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Rituximab versus a watch-and-wait approach in patients with advanced-stage, asymptomatic, non-bulky follicular lymphoma: an open-label randomised phase 3 trial

Kirit M Ardeshna, Wendi Qian, Paul Smith et al.

The Lancet Oncology, Early Online Publication, 4 March 2014

 

Summary

Background: Patients with advanced-stage, low-tumour-burden follicular lymphoma have conventionally undergone watchful waiting until disease progression. We assessed whether rituximab use could delay the need for chemotherapy or radiotherapy compared with watchful waiting and the effect of this strategy on quality of life (QoL).

Methods: Asymptomatic patients (aged ≥18 years) with low-tumour-burden follicular lymphoma (grades 1, 2, and 3a) were randomly assigned centrally (1:1:1), by the minimisation approach stratified by institution, grade, stage, and age, to watchful waiting, rituximab 375 mg/m2 weekly for 4 weeks (rituximab induction), or rituximab induction followed by a maintenance schedule of 12 further infusions given at 2-monthly intervals for 2 years (maintenance rituximab). On Sept 30, 2007, recruitment into the rituximab induction group was closed and the study was amended to a two-arm study. The primary endpoints were time to start of new treatment and QoL at month 7 (ie, 6 months after completion of rituximab induction). All randomly assigned patients were included in the analysis of time to start of new treatment on an intention-to-treat basis. The main study is now completed and is in long-term follow-up. The study is registered with ClinicalTrials.gov, NCT00112931.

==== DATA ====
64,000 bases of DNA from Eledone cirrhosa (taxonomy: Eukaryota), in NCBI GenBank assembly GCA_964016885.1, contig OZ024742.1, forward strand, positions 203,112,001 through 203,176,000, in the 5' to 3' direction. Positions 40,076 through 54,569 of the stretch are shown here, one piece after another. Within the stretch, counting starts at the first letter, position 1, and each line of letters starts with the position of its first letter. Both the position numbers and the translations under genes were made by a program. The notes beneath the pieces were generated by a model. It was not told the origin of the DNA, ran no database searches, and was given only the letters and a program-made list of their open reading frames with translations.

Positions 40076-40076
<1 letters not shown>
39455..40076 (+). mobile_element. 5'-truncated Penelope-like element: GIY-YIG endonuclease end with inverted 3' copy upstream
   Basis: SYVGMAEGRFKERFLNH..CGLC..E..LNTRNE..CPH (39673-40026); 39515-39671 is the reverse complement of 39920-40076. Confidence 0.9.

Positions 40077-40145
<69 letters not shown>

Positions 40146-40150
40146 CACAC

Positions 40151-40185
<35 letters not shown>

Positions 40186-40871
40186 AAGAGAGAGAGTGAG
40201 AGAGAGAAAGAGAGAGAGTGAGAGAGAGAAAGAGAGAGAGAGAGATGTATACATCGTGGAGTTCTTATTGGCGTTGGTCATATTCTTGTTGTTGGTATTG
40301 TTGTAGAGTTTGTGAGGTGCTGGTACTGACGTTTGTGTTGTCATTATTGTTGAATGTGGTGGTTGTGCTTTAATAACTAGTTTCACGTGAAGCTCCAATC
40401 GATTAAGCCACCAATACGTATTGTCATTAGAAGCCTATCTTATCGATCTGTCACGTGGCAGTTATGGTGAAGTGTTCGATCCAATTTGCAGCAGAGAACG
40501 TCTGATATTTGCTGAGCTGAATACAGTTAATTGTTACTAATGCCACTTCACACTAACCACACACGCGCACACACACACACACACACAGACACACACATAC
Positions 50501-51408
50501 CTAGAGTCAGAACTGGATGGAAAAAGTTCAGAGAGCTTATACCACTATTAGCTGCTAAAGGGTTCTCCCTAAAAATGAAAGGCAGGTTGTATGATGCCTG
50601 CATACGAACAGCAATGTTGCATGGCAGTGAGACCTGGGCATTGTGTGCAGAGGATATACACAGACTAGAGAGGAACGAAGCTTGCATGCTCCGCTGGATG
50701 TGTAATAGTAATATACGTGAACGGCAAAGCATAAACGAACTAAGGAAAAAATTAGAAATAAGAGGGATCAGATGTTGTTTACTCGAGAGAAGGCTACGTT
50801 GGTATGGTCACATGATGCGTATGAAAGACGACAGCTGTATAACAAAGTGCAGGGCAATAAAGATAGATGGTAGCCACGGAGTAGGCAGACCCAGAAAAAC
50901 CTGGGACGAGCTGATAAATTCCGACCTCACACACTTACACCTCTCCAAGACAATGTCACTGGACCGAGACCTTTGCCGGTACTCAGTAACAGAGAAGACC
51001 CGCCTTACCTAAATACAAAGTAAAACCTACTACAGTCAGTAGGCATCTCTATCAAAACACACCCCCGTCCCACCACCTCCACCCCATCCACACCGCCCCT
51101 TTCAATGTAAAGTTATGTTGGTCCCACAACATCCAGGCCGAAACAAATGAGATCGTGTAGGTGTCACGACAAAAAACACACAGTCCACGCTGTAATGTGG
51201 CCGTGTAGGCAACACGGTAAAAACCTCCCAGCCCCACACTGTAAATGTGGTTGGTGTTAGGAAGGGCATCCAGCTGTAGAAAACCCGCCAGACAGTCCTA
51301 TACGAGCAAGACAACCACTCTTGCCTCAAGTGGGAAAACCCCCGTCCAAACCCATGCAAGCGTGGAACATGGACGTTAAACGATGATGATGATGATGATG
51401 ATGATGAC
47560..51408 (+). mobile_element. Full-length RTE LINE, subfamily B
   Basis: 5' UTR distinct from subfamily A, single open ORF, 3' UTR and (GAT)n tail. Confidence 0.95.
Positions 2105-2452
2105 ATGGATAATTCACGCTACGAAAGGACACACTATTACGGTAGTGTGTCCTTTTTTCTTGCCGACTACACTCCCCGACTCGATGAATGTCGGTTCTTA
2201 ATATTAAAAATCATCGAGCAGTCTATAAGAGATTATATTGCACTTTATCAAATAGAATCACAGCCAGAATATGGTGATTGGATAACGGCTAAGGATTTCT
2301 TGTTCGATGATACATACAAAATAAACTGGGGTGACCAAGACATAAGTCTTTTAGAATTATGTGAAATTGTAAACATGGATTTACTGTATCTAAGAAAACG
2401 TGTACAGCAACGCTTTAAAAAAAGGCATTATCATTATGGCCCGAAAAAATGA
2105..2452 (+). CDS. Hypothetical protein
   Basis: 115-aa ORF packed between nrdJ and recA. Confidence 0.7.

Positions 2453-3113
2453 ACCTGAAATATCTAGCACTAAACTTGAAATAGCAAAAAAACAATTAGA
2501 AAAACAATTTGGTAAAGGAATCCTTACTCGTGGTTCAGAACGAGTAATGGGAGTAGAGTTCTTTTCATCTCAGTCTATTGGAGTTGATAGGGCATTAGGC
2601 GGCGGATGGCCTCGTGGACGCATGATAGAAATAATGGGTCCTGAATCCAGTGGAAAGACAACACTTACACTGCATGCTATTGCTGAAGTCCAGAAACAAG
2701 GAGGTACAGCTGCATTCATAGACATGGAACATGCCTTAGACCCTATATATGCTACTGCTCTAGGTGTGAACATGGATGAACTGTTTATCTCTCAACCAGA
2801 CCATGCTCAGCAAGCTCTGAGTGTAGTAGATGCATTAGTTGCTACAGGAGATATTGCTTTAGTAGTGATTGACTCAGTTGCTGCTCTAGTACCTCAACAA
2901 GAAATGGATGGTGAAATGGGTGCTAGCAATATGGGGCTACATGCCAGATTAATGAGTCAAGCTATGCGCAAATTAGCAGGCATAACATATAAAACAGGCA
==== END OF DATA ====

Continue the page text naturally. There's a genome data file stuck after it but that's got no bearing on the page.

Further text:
Findings: Between Oct 15, 2004, and March 25, 2009, 379 patients from 118 centres in the UK, Australia, New Zealand, Turkey, and Poland were randomly assigned to watchful waiting or maintenance rituximab. 84 patients were recruited to the rituximab induction group before it was closed early. There was a significant difference in the time to start of new treatment, with 46% (95% CI 39—53) of patients in the watchful waiting group not needing treatment at 3 years compared with 88% (83—92) in the maintenance rituximab group (hazard ratio [HR] 0·21, 95% CI 0·14—0·31; p<0·0001). 78% (95% CI 69—87) of patients in the rituximab induction group did not need treatment at 3 years, which was significantly more than in the watchful waiting group (HR 0·35, 95% CI 0·22—0·56; p<0·0001), but no different compared with the maintenance rituximab group (0·75, 0·41—1·34; p=0·33). Compared with the watchful waiting group, patients in the maintenance rituximab group had significant improvements in the Mental Adjustment to Cancer scale score (p=0·0004), and Illness Coping Style score (p=0·0012) between baseline and month 7. Patients in the rituximab induction group did not show improvements in their QoL compared with the watchful waiting group. There were 18 serious adverse events reported in the rituximab groups (four in the rituximab induction group and 14 in the maintenance rituximab group), 12 of which were grade 3 or 4 (five infections, three allergic reactions, and four cases of neutropenia), all of which fully resolved.

Interpretation: Rituximab monotherapy should be considered as a treatment option for patients with asymptomatic, advanced-stage, low-tumour-burden follicular lymphoma.

Funding: Cancer Research UK, Lymphoma Research Trust, Lymphoma Association, and Roche.


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